Wednesday, July 19, 2017

Look Out Captain - There are Aliens on the Hull!

Threat to Ecosystem Can Lurk Below the Waterline
Shipping News Feature
WORLDWIDE – These pages have often told in the past of the horrors which inadvertent biological pollution can cause when the ballast tanks of a vessel are emptied into a foreign environment without proper treatment. The fluctuating payloads on cargo ships, from container vessels to bulk carriers as they load and unload, make the use of such ballast essential and the threats have culminated in suitable regulations being introduced by the International Maritime Organization (IMO).

Now however comes a report from Tel Aviv University’s (TAU) School of Zoology which indicates that half the ships passing along the Mediterranean coast of Israel are carrying invasive ascidians on the outside skin of their hulls, presenting a global threat to ecosystems around the world. An examination of 45 dry-docked marine vessels, comprising recreational, commercial, and military craft, in five Israeli shipyards along the Mediterranean coast, revealed non-indigenous ascidians (NIA) on every second vessel investigated. Military vessels featured the highest ascidian abundance and richness, potentially related to their maintenance routine. TAU’s Dr Noa Shenkar, who led the research, said:

“These organisms are passing through the Suez Canal, latching onto ropes and the bottom of the ship. They're filter feeders, so they cover and clog every surface they latch onto, creating a lot of drag for the ship and damaging marine biodiversity in their new environments. They're a major threat to our coasts and are very costly to ship owners."

Among the wide occurrence of non-indigenous ascidians, TAU researchers also discovered a Caribbean species new to the region. The findings, state the authors of the report, ‘strongly support the hypothesis that marine vessels constitute a substantial vector for the introduction and dispersal of NIAs’.

The research also finds ‘the method of rapid high-pressure fresh-water wash fails to provide adequate treatment for removal of invertebrates inhabiting internal hidden areas; especially ascidians, that can survive the dry-docked time outside the water. Of greater concern is that it allows vessels to continue their regular operations and at maximal speed for longer periods; conducting a thorough maintenance procedure every 3–4 years rather than every 1–2 years’.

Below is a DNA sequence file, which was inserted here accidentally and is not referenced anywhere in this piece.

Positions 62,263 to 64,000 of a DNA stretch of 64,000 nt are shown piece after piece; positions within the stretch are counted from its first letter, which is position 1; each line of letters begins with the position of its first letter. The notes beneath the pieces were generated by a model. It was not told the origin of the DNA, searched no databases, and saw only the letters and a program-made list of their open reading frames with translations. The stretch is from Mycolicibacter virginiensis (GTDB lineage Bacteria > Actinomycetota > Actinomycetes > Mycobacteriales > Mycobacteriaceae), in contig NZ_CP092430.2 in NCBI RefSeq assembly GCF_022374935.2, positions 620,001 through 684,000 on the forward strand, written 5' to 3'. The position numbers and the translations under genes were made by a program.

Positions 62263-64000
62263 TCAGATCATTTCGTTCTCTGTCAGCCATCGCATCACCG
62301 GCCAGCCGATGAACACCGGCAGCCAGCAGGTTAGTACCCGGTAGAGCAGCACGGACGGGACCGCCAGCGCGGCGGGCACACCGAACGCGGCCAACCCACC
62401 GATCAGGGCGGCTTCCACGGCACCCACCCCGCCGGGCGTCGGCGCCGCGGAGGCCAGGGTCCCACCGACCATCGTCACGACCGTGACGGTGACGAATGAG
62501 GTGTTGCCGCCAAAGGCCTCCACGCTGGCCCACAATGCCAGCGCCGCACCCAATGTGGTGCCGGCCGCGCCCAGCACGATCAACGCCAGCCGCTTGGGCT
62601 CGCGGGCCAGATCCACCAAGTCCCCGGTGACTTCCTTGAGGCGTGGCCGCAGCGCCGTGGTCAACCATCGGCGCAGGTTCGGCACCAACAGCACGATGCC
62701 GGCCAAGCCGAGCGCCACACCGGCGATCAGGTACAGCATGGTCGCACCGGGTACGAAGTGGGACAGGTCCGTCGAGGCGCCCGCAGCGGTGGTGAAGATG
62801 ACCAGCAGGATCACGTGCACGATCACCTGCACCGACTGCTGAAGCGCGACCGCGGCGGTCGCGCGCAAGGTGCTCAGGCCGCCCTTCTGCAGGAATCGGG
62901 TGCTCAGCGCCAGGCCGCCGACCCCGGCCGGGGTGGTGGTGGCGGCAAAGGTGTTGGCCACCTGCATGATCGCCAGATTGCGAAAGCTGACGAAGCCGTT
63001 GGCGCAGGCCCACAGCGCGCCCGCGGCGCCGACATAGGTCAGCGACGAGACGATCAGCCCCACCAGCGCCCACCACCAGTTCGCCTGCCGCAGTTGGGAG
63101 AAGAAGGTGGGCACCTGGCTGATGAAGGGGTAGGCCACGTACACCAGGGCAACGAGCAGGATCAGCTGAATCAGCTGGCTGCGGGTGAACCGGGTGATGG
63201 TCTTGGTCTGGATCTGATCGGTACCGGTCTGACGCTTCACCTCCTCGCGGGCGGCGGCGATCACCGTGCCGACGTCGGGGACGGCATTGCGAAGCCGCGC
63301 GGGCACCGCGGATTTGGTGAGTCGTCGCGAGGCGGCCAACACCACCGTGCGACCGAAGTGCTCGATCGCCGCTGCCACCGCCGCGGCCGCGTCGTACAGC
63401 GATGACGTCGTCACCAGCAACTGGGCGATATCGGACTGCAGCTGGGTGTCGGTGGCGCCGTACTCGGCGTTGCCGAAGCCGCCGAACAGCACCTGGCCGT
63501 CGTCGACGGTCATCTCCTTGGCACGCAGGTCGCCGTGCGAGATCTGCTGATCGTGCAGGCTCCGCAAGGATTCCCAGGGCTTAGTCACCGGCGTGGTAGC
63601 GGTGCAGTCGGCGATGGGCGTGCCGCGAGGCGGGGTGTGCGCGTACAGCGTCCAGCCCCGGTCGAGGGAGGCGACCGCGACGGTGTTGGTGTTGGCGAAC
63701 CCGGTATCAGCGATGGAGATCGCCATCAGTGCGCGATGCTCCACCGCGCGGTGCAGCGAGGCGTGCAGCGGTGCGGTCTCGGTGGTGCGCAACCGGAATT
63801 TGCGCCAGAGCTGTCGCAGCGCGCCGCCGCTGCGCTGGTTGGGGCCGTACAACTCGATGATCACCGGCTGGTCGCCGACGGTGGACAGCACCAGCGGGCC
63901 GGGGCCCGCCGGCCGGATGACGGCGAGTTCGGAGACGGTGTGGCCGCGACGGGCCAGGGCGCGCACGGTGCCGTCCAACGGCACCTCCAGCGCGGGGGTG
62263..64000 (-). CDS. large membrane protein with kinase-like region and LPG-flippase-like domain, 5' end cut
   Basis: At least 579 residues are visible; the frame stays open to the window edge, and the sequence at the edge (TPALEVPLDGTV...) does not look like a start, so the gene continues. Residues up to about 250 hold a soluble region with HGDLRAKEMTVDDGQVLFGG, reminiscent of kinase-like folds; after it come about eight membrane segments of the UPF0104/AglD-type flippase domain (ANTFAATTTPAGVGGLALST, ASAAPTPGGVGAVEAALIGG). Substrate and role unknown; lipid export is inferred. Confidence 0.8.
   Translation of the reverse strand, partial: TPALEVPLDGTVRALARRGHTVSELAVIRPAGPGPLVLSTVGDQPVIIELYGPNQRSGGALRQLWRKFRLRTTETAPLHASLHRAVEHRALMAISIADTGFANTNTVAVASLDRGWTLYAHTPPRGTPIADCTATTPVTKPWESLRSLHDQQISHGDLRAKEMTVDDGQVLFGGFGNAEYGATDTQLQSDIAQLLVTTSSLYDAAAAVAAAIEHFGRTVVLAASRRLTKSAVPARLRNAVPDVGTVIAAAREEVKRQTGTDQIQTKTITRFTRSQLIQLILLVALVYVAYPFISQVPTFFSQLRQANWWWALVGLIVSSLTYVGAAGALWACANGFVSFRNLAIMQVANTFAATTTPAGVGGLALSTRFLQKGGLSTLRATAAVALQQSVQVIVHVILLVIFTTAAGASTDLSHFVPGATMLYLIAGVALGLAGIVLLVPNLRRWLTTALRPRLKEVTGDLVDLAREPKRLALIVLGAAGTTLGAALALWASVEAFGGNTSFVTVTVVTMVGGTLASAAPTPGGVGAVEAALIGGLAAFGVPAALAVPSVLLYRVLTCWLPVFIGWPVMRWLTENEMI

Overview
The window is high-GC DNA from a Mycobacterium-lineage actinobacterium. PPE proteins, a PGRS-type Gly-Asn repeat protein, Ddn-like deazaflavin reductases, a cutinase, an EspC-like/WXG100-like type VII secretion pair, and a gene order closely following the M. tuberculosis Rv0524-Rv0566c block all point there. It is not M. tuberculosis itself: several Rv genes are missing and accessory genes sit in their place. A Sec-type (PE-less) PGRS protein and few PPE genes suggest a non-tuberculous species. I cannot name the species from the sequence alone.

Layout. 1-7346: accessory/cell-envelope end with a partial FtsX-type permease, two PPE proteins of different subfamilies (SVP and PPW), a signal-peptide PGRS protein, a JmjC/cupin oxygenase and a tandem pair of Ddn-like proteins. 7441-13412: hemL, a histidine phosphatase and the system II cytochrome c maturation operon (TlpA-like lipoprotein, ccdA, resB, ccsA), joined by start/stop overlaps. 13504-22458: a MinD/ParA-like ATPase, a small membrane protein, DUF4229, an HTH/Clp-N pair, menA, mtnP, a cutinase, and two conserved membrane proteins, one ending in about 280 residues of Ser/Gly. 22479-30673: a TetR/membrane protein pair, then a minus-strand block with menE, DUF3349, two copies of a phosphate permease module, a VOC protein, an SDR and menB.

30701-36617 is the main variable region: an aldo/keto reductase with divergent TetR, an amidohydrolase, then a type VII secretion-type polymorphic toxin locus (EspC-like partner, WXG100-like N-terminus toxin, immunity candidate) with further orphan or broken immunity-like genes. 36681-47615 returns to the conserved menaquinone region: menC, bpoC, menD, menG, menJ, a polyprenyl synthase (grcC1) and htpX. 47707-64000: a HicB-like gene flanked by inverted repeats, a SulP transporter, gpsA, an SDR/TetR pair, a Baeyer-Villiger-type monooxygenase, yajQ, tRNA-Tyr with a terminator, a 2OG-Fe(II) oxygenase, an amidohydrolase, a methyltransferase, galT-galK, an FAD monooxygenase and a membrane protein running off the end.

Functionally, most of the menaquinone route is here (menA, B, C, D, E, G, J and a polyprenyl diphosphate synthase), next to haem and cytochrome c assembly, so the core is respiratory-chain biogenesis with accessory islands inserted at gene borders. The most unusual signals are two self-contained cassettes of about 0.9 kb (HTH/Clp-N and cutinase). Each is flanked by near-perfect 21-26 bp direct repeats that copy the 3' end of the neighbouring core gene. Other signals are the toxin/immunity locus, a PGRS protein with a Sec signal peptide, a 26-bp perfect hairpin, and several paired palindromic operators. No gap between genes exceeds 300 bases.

The use of organotin compounds acting as biocide in anti-fouling paint, particularly Tributyltin (TBT) was completely banned in 2008 by the IMO’s International Convention on the Control of Harmful Anti-fouling Systems on Ships after evidence emerged that these, whilst poisoning potentially hazardous passengers on the hull, it also slowly leaches out into the marine environment where it is highly toxic toward non-target organisms.

TBT can bond to suspended aquatic material and its toxicity released up to thirty years later and, by poisoning lower life forms such as algae, can in turn cause harm through molluscs right up the food chain even affecting humans. One of the effects observed in molluscs is to turn the male hormone androgen into its female equivalent oestrogen, drastically affecting reproduction levels.

The new report has naturally been seized upon by those with a vested interest in the mechanical cleaning of vessel hulls. Ensuring a smooth surface under the water can have beneficial effects in terms of performance but obviously involves regular maintenance costs, whether by traditional methods of dry docking and high pressure hose washing or the latest remote underwater robot technology. Belgium headquartered Subsea Industries, which manufactures the Ecospeed hull coating system, welcomed the report with chairman Boud Van Rompay saying:

“This research substantiates what we said in January this year; that the entry into force of the Ballast Water Convention will not alone prevent the transfer of invasive aquatic species. There has to be mandatory legislation in place to prevent biofouling on ships’ hulls. Hopefully this research will generate greater awareness of the problem and result in appropriate action.

“The NIA threat is increasing because the antifouling systems in use since the TBT ban have been less effective in eliminating hull fouling. There is currently no miracle cure that will, on its own, prevent the spread of NIAs. The only known way of removing the threat is to clean the fouling organisms off mechanically, which is only possible with a hard-type coating. This ensures the underlying protective coating is not damaged. The industry has to consider taking a different approach to hull protection.”

Photo: The New Zealand mud snail which can survive for up to 50 days on a damp surface and has effectively spread from its home country to many areas from Iraq to the US where the lack of natural predators has resulted in concentrations greater than 500,000 per m2, endangering the food chain by outcompeting native snails and water insects for food, leading to sharp declines in native populations.